A new bill in the U.S. Senate would end Section 230 protections for legal claims based on generative artificial intelligence (AI).
The bipartisan bill, introduced by Senators Josh Hawley (R-Mo.) and Richard Blumenthal (D-Conn.) and titled “No Section 230 Immunity for AI Act,” would allow individuals targeted by “deepfakes” and other generative AI content to sue the creators, publishers and web sites hosting the content.
Under Section 230, web site owners and internet companies are generally exempt from legal liability for content published by users of their sites.
The senators believe deepfakes – which realistically replace one person in a video with the representation of another individual – can have devastating consequences.
Deepfakes often depict the “deepfaked” individual acting or saying things that could harm or destroy their reputation. Even with current AI technology, the videos are so realistic that a viewer may not be able to discern that the production is fake.
The proposal seeks to make companies accountable for the creation and dissemination of such content.
Addressing Accountability in Generative AI
Senator Hawley has emphasized that individuals need to maintain the right to pursue claims against companies that allow users to create and publish generative AI in ways that could impact another individual’s reputation. The proposed legislation aims to provide victims with their day in court and make companies liable for their actions.
Senator Blumenthal has also highlighted the importance of AI companies taking responsibility for their business decisions during the development of products. The legislation seeks to remove the legal shield provided by Section 230, forcing AI companies to be accountable for content generated by their AI models, even if they had no role in directing or creating the work.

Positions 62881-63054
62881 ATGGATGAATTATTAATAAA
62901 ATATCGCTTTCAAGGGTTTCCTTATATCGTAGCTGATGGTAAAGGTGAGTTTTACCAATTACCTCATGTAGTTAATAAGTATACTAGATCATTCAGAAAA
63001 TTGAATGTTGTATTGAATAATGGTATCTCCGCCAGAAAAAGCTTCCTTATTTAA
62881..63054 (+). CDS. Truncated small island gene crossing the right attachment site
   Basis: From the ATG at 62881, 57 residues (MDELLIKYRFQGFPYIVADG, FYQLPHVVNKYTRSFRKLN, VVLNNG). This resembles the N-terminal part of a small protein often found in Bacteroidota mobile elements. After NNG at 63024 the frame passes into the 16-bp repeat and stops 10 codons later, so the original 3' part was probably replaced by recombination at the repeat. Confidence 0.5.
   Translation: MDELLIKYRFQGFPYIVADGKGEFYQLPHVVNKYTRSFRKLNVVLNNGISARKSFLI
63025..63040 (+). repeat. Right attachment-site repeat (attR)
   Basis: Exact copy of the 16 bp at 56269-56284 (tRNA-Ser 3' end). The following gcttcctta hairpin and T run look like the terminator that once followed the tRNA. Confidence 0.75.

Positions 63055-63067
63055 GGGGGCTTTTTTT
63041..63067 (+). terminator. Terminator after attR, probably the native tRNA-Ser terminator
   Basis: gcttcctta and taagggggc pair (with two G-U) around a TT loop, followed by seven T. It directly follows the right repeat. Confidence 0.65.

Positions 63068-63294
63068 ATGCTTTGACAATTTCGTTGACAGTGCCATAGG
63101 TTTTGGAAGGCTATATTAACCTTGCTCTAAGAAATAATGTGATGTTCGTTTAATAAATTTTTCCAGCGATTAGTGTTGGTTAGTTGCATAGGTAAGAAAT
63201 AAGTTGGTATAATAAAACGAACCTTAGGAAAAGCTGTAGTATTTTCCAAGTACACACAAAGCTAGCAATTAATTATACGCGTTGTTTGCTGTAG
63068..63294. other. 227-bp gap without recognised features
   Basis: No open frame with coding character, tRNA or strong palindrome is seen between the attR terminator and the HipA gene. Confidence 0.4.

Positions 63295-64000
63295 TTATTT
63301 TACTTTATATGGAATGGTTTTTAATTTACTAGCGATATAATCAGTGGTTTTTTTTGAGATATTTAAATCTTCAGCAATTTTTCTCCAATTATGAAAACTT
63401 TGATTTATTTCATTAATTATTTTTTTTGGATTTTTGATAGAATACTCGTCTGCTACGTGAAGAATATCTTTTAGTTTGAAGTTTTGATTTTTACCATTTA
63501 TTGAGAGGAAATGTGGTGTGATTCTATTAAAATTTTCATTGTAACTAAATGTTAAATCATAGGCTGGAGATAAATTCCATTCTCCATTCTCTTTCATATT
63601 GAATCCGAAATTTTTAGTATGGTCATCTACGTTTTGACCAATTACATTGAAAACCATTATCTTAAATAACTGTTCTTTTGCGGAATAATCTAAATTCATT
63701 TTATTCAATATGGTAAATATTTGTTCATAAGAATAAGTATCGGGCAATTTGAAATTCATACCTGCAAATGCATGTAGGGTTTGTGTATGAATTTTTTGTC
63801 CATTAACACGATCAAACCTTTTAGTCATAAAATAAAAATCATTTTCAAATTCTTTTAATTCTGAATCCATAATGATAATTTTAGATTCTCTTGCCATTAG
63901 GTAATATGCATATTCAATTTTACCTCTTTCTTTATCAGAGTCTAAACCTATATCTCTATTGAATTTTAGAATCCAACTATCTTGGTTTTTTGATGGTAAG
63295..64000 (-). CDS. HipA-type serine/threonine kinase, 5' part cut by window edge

The senators believe that these steps are crucial in establishing a framework for AI regulation that targets risks and safeguards the public.
Key Provisions of the “No Section 230 Immunity for AI Act”
The Act would amend Section 230 by adding a clause that removes immunity from AI companies in civil claims or criminal prosecutions related to the use or provision of generative AI.
The legislation would allow individuals who have suffered as a result of generative AI to sue companies in federal or state court, enabling them to seek appropriate legal remedies.
The proposed bill follows a high-profile Senate hearing.
Prior to introducing their legislation, Senators Hawley and Blumenthal held a hearing on AI oversight featuring Sam Altman, OpenAI’s CEO, who acknowledged that the rapid advancements in generative AI technology, including large language models and art generators, are significantly transforming various aspects of American life.
Potomac Legal Group is available to address concerns you may have about AI and its use. We are closely following the changes in AI and regulation.